In a week where my city gave a voice to all members of our community then said, "oops, never mind," it felt good to finish my #welcomeblanket. Made with yarn purchased from three locally owned shops, using a stitch I first learned from my grandmother. This blanket is headed to Chicago to join 2,000 miles of warm welcome before finding a home with a new immigrant to the United States.

It's not too late to knit, crochet or sew a blanket for this project--deadline November 4. Details at www.welcomeblanket.org.

Open House this Saturday!

Ready to see 2,000 degree clear glass transformed into something else entirely? Stop by DC GlassWorks (5346 46th Ave, Hyattsville, MD, 20712) this Saturday from 12:00 to 5:00 pm!

As part of the annual Gateway Arts District Open Studio Tour you can get a behind the scenes look at it all and chat with some fab local artists. I'll also have a community craft project going in my studio and I'd love your help with it!

Crafting my message, stitch by stitch

It took me awhile to figure out what I wanted my sign to say. It was important to me that it represented what I was marching for--and honestly, that list feels like it grows every day.

Should I put every issue I care about on one sign? What if I leave something out? What order should they be in? Should I focus on just one?

So I took a step back because, at the core, there are some fundamental things about this country and what I thought it stood for that are under attack in ways I didn't even understand. There are things that I believe that I need to take fuller ownership of, and keep marching for.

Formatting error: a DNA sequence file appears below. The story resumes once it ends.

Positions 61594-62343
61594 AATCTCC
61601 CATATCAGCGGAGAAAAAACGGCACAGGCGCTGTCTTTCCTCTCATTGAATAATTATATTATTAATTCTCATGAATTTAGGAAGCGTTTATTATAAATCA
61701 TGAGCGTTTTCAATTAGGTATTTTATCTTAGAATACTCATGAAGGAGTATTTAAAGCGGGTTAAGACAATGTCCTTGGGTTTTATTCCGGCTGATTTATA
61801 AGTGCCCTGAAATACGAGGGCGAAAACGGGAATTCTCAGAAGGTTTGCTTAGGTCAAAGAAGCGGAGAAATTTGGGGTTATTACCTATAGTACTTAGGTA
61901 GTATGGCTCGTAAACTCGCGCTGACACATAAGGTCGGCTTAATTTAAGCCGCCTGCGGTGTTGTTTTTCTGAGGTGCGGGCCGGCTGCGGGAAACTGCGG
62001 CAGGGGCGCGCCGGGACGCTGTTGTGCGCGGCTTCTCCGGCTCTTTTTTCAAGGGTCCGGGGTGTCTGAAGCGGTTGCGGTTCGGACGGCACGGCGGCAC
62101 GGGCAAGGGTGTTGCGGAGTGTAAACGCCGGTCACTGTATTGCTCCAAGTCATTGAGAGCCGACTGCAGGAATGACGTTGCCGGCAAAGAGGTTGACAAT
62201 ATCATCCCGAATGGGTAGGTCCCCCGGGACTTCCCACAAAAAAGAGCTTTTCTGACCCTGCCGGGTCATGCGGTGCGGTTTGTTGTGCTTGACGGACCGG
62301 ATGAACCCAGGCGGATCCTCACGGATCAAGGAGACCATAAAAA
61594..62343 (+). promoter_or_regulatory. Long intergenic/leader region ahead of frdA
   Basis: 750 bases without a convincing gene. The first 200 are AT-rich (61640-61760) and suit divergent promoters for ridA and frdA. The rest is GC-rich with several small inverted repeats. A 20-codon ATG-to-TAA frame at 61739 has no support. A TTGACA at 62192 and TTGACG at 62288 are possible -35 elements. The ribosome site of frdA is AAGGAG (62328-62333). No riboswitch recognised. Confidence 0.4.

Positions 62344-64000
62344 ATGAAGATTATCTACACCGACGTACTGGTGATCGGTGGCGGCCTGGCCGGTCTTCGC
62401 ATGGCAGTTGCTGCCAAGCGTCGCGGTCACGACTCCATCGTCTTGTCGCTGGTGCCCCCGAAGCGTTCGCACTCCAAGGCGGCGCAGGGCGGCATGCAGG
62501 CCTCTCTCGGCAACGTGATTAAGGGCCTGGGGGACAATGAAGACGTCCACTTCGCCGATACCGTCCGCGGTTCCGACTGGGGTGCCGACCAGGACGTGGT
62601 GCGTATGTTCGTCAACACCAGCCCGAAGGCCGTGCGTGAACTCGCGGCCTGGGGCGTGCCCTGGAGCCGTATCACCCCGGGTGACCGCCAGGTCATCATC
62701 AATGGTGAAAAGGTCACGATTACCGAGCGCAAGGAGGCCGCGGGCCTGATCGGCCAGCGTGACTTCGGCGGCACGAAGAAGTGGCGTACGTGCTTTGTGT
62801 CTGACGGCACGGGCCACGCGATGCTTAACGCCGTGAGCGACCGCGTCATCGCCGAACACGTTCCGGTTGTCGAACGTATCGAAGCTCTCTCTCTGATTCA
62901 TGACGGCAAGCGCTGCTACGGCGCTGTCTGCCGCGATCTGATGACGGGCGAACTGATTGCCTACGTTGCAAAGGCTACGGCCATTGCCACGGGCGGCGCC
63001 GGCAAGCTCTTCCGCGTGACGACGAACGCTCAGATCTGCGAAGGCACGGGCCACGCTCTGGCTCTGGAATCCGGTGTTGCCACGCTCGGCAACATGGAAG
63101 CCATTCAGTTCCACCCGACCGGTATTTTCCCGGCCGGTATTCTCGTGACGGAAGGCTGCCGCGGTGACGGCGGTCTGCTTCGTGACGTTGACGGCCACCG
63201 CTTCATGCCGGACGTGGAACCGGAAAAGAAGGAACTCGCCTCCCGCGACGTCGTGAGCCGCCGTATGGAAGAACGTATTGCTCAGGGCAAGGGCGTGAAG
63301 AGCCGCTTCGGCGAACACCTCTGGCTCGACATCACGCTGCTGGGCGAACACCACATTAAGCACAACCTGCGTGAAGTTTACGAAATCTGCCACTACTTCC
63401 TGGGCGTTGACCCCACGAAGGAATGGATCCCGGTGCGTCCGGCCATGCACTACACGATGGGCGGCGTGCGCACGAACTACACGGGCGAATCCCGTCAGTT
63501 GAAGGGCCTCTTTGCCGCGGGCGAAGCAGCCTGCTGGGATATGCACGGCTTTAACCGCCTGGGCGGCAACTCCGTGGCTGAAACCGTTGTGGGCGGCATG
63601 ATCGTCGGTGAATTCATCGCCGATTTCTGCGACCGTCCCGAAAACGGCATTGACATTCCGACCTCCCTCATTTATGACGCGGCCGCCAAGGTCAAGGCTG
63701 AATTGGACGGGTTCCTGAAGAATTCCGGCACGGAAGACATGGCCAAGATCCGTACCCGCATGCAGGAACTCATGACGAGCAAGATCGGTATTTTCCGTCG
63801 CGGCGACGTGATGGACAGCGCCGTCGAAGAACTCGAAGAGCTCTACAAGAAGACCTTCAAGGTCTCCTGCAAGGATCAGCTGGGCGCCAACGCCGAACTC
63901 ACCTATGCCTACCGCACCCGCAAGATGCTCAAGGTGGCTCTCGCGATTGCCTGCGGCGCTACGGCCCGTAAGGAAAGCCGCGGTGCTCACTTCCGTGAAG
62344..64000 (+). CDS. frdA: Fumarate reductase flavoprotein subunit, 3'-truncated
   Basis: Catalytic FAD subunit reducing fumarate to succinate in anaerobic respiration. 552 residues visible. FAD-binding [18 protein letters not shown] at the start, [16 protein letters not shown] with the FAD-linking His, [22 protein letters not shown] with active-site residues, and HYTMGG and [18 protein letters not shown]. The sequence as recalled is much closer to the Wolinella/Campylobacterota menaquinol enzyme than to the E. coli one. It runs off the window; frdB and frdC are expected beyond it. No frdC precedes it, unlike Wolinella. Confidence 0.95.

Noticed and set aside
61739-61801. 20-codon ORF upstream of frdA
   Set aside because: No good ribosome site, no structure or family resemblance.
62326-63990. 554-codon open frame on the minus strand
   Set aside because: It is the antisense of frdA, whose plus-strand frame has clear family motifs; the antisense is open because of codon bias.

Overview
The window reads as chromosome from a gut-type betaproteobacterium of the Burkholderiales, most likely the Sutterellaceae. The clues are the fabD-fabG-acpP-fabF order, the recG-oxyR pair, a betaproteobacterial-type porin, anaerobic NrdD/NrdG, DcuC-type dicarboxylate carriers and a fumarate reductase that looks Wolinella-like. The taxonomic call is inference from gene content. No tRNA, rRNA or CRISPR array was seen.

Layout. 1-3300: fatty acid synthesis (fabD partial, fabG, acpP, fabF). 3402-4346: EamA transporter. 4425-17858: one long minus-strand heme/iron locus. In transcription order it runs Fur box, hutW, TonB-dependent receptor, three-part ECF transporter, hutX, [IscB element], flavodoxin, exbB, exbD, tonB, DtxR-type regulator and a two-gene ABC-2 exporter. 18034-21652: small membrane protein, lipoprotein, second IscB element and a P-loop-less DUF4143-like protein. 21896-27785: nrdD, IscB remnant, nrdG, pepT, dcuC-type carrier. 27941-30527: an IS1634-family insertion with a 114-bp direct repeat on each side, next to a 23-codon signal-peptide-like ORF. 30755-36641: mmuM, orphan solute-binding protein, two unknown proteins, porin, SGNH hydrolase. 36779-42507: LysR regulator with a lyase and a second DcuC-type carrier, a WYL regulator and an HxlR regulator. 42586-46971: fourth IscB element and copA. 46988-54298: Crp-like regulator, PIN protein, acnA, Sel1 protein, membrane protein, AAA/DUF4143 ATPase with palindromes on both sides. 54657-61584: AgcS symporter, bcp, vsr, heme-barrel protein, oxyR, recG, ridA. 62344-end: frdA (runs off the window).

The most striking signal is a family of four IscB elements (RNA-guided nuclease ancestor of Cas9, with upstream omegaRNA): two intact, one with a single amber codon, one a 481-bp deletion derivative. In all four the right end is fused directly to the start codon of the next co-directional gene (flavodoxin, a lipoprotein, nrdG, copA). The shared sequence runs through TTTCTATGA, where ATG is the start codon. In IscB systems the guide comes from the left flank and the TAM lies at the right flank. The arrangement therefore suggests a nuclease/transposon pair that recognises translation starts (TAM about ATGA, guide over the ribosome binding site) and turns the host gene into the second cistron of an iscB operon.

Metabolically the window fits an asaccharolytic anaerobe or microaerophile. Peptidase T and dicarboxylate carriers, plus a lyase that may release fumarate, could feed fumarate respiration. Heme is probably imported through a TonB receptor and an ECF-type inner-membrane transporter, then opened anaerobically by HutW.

I believe that our differences are what make us interesting. That our blending of cultures, heritages, languages and religions are what weave the beautiful tapestry that is America. That our connections across neighborhoods, states and countries make us stronger. That we, as a people, can only truly get ahead when we lift each other up. That none of us can truly be free until all have equal access to opportunity.

My forward-facing sign was a personal expression of my beliefs. The act of stitching it was an opportunity to reflect on what matters to me and a tangible reminder for the days ahead.

The reverse was a message to my fellow Marchers, with women especially in mind. Simple words that can never be heard enough.

I am thankful that so many messages were carried on the signs of millions of marchers around the world. Some provided levity, others were heartbreaking or hopeful. I am heartened that so many issues, causes and beliefs will march on with others as I focus on the issues for which I can do the most good. The awe-inspiring feeling of yesterday, of being part of the rivers of people that flooded so many streets, brought me hope and reaffirmed for me what I am marching for. None of us are alone; we are truly stronger together. Thanks to my fellow Marchers I am fired up and ready to go.